Cowboys workhorse Ethan Lowe 'can't take many more knocks' in NRL grand final

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AAP

A target has no doubt been put on Ethan Lowe's back, with North Queensland admitting the back-rower cannot afford too many more knocks to his injured eye in Sunday's NRL grand final against Melbourne.

SYDNEY, AUSTRALIA - SEPTEMBER 23:  Ethan Lowe of the Cowboys is tackled during the NRL preliminary final match between the Sydney Roosters and the North Queensland Cowboys at Allianz Stadium on September 23, 2017 in Sydney, Australia.  (Photo by Cameron Spencer/Getty Images)

Ethan Lowe of the Cowboys is tackled during the NRL preliminary final match between the Sydney Roosters and the North Queensland Cowboys at Allianz Stadium in Sydney.

Source: Getty

Cowboys assistant David Fairleigh gave his side a clean bill of health yesterday before they flew out to Sydney but not before dropping his guard on Lowe's condition.

Lowe is still sporting a shiner on his right eye from last weekend's preliminary-final win over the Sydney Roosters.

"I am not sure if he can afford to take too many more knocks to his eye," Fairleigh admitted.

Lowe is a member of the Cowboys' walking wounded that also includes John Asiata (broken hand), Antonio Winterstein (ribs) and Coen Hess (knee).

However, Fairleigh said no one would be put at risk in Sunday's season decider.

"He (Lowe) is right to play. He's been given clearance from our medical staff," he said.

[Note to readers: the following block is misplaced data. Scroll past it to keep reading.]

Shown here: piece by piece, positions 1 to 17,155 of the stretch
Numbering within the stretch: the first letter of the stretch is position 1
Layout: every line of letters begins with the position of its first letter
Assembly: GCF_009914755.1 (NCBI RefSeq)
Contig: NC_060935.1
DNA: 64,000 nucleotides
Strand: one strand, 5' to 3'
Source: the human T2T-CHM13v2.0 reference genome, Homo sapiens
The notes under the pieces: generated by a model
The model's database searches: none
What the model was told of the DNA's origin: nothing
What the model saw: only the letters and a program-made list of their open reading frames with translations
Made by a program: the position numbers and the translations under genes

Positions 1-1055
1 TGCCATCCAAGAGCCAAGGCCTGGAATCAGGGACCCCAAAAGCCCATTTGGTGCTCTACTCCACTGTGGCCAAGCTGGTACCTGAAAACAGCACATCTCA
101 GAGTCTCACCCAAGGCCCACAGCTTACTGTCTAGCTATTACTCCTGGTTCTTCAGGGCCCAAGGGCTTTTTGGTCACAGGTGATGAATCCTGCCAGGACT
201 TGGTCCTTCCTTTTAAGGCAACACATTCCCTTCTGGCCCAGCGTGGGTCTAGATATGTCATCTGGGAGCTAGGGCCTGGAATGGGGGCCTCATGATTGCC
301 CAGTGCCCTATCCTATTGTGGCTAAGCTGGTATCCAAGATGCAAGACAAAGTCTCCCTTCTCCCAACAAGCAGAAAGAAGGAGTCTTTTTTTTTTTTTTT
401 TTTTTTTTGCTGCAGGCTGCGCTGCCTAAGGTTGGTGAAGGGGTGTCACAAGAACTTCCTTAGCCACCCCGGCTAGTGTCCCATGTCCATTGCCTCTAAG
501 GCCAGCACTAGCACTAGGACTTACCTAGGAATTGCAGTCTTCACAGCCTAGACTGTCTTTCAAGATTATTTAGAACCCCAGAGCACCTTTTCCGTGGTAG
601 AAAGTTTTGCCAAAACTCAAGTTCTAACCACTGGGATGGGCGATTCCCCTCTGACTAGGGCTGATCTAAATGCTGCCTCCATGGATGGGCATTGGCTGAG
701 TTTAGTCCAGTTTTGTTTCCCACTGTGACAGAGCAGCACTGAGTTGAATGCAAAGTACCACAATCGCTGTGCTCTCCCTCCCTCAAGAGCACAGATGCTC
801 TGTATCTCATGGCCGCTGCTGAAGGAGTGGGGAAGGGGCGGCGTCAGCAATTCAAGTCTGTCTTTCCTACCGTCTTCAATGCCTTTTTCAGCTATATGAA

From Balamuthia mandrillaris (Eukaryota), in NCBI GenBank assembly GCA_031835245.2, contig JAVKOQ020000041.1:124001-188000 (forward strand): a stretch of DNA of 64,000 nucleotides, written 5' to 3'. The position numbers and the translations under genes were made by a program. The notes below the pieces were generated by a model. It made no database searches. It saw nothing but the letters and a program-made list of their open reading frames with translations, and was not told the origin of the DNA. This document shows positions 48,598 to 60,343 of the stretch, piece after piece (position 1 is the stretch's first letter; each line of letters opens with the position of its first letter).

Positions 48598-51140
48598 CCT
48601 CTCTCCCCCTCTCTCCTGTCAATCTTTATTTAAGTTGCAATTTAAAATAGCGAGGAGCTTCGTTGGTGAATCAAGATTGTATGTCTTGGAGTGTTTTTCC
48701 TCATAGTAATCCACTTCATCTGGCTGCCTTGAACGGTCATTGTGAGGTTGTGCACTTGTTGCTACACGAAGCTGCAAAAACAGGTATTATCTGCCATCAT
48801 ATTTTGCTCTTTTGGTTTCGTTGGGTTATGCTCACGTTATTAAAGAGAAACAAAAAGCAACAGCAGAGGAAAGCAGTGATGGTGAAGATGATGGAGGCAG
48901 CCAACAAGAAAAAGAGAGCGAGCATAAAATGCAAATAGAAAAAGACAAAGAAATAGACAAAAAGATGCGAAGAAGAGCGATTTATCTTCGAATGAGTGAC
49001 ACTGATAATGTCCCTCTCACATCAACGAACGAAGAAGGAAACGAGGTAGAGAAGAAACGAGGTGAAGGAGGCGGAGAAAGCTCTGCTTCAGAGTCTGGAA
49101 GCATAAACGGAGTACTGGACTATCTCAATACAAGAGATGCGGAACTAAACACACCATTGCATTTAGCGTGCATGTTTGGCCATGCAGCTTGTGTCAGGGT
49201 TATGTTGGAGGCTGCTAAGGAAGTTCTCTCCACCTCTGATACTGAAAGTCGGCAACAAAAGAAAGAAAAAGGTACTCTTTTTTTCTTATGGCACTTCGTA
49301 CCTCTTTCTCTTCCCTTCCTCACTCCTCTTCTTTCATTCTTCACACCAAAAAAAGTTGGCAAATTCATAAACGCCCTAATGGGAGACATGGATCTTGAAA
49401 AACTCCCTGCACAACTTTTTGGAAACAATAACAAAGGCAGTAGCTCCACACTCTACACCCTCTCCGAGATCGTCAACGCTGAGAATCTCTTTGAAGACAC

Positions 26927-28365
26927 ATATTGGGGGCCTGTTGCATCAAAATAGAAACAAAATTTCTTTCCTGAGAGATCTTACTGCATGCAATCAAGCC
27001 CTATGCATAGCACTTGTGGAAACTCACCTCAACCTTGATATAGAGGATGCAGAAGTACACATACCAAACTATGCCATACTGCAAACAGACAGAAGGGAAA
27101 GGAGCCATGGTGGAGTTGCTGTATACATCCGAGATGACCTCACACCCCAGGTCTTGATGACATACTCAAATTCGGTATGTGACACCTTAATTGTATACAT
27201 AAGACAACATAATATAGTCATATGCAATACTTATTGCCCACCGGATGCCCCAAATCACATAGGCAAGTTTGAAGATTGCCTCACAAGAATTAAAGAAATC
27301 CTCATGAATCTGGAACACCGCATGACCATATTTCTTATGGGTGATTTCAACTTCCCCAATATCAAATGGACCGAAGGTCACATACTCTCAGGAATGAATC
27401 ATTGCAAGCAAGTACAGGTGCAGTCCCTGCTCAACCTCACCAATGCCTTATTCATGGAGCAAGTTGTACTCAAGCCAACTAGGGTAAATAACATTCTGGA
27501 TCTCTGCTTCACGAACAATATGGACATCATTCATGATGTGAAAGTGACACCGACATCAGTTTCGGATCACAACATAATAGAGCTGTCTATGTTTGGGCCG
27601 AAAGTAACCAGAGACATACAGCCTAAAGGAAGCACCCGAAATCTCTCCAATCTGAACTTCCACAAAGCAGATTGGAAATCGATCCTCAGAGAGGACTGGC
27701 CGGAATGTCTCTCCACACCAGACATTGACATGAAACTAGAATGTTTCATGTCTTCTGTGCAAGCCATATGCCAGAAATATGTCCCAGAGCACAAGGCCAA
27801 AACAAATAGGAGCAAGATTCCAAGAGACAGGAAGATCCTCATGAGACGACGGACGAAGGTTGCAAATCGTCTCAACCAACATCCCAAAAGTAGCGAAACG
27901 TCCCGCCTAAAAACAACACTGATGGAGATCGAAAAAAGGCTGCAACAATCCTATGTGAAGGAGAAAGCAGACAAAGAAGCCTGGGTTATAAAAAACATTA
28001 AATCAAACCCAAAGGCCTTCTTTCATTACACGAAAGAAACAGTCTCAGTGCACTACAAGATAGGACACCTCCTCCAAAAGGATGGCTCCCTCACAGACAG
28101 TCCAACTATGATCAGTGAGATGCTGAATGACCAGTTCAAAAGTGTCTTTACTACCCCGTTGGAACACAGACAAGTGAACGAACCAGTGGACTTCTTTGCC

"You obviously don't want to re-aggravate it.

"But if there was any serious risk or anything they were concerned about, he wouldn't play."

Lowe, who also takes on goalkicking duties, has played down the eye-socket complaint.

"The eye is fine. It is a bruise and a black eye - nothing too bad," he told AAP.

"I am not too worried. It looks a lot worse than it is."

But no doubt the Storm will have Lowe in their sights thanks to a candid Fairleigh.

The Cowboys' assistant also brushed aside concerns for Asiata's plastic hand guard that he has been sporting for three weeks ago since breaking it in their opening finals win over Cronulla.

It is believed the NRL must approve the hand protection before the grand final, just like it did for Brisbane prop Shane Webcke's guard that shielded his broken arm in the 2000 season decider.

"He has played with it the last three weeks and his guard is exactly the same for the grand final," Fairleigh said.

"If you actually feel it, it is quite soft on the outside so I don't think it will be an issue at all."

Asiata has played through the pain despite suffering a fresh break in last weekend's upset of the Roosters.

Fairleigh did not expect it to slow the barnstorming prop down in Sunday's big game.

"He's gone well the last few weeks. He has been fantastic for us - I don't see him going any different," he said.

"He has probably played his best footy with a broken hand.

"It probably isn't even broken. It's just an excuse not to change his (three- week-old) baby's nappies!"

After relying on other results to scrape into the finals, North Queensland can become the first eighth-placed team to win the NRL title.

It is the third grand final in North Queensland's history but Fairleigh reckons this one is extra special.

"I guess what we have gone through, the adversity, the highs and lows, but we have all stuck together strong and never stopped believing what we could achieve," he said.

"This one's really special."

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